Russia's invasion of Ukraine took center stage at this year's premier political gathering amid warnings that such naked aggression could spread further in Europe and spill beyond its borders if Moscow is not stopped.
Ukraine's President Volodymyr Zelenskyy and U.S. President Joe Biden, whose nation is Ukraine's biggest military backer, each took the stage at the U.N. General Assembly on Tuesday to rally support for Ukraine's cause.
It was Zelenskyy's first in-person U.N. appearance since Moscow launched its full-scale invasion of Ukraine on Feb. 24, 2022. Last year, the assembly made an exception to its usual policies and let him deliver a virtual address.
After a year and a half of fighting for control of Ukraine, Russia faces what could be a long war of attrition as Ukraine's military wages a counteroffensive with drone attacks targeting Crimea and Moscow. Zelenskyy's rare physical appearance at the United Nations' headquarters in New York signaled the urgency of his appeal.
He reminded the world that Ukraine – for a brief time the world's third-largest nuclear power – had voluntarily given up its nuclear arsenal in the 1990s after the Soviet Union collapsed and thousands of nuclear arms were left on Ukrainian soil. It did so because the U.S., U.K. and Russia all said they would guarantee Ukraine's security in a set of 1994 agreements known as the Budapest Memorandum.
"The world then decided Russia should become a keeper of such power. Yet, history shows it was Russia who deserved nuclear disarmament the most, back in the 1990s. And Russia deserves it now – terrorists have no right to hold nuclear weapons. No right!" Zelenskky said.
"But truly not the nukes are the scariest now," he said. "While nukes remain in place, the mass destruction is gaining its momentum. The aggressor is weaponizing many other things and those things are used not only against our country but against all of yours as well."
Biden used his speech to counter doubts about financial and military support for Ukraine in America and elsewhere as the war grinds on.
"Sovereignty, territorial integrity, human rights — these are the core tenets of the U.N. Charter, the pillars of peaceful relations among nations, without which we cannot achieve any of our goals. That has not changed, and that must not change," Biden said.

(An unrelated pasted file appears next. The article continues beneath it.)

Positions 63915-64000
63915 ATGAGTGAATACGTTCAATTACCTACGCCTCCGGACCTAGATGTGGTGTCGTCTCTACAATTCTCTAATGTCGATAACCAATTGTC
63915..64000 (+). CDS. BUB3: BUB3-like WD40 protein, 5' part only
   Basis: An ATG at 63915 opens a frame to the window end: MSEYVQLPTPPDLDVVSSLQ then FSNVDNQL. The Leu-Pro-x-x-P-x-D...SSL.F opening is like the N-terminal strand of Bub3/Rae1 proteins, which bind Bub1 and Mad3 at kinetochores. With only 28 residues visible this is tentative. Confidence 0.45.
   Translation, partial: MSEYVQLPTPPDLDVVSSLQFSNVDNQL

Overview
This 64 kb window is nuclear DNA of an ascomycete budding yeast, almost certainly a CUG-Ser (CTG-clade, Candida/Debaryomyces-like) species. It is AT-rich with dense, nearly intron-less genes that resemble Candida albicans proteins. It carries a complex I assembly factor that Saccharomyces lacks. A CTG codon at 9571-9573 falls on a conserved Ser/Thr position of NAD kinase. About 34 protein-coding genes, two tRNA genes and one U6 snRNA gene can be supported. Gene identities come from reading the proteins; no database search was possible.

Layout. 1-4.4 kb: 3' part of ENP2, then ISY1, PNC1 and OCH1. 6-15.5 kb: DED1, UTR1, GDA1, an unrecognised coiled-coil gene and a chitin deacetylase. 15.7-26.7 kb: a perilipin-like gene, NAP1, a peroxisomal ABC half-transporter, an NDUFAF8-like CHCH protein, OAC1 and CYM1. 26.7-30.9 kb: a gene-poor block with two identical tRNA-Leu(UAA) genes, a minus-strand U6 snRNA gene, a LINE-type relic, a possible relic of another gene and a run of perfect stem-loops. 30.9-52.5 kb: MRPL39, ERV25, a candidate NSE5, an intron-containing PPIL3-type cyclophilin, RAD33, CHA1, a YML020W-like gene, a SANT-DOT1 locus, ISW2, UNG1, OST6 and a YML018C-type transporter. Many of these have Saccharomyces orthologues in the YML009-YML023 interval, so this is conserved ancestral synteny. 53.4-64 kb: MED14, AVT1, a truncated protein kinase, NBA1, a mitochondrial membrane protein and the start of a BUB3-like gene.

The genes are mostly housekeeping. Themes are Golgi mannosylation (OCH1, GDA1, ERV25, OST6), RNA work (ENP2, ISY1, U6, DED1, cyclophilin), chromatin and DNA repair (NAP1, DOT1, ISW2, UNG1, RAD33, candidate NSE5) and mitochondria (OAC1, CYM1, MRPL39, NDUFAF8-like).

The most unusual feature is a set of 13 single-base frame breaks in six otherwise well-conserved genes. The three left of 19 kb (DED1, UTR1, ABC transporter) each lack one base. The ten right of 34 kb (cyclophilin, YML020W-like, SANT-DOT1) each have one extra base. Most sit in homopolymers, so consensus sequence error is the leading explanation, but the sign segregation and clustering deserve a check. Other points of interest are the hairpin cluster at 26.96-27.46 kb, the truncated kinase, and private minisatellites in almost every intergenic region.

"Yet, for the second year in a row," he noted, "this gathering dedicated to peaceful resolution of conflicts is darkened by the shadow of war — an illegal war of conquest, brought without provocation by Russia against its neighbor, Ukraine."
Republican lawmakers in the U.S. Congress and leaders of some developing nations have complained the aid for Kyiv could go to other urgent priorities. Biden, however, warned that if Russian President Vladimir Putin's war on Ukraine is not stopped, the consequences will be felt around the world.
"If we allow Ukraine to be carved up, is the independence of any nation secure?" said Biden. "I’d respectfully suggest the answer is no. We have to stand up to this naked aggression today and deter other would-be aggressors tomorrow."
Biden pointed to Russia's invasion and its effective blockade of Ukraine's ports – which continues after Moscow pulled out of the Black Sea Grain Initiative with the U.N. and Turkey – as key factors behind global food shortages and rising energy prices that have led to deepening hunger and poverty among poorer nations.
Zelenskyy, too, drew attention to the Ukrainian ports in the Black and Azov Seas that have been blocked by Russia.
"Until now, our ports on the Danube River remain the target for missiles and drones. And it is a clear Russia’s attempt to weaponize the food shortage on the global market in exchange for recognition for some, if not all, of the captured territories," said Zelenskyy.
"Russia is launching the food prices as weapons," he said. "The impact spans from the Atlantic coast of Africa to Southeast Asia. This is the threat scale."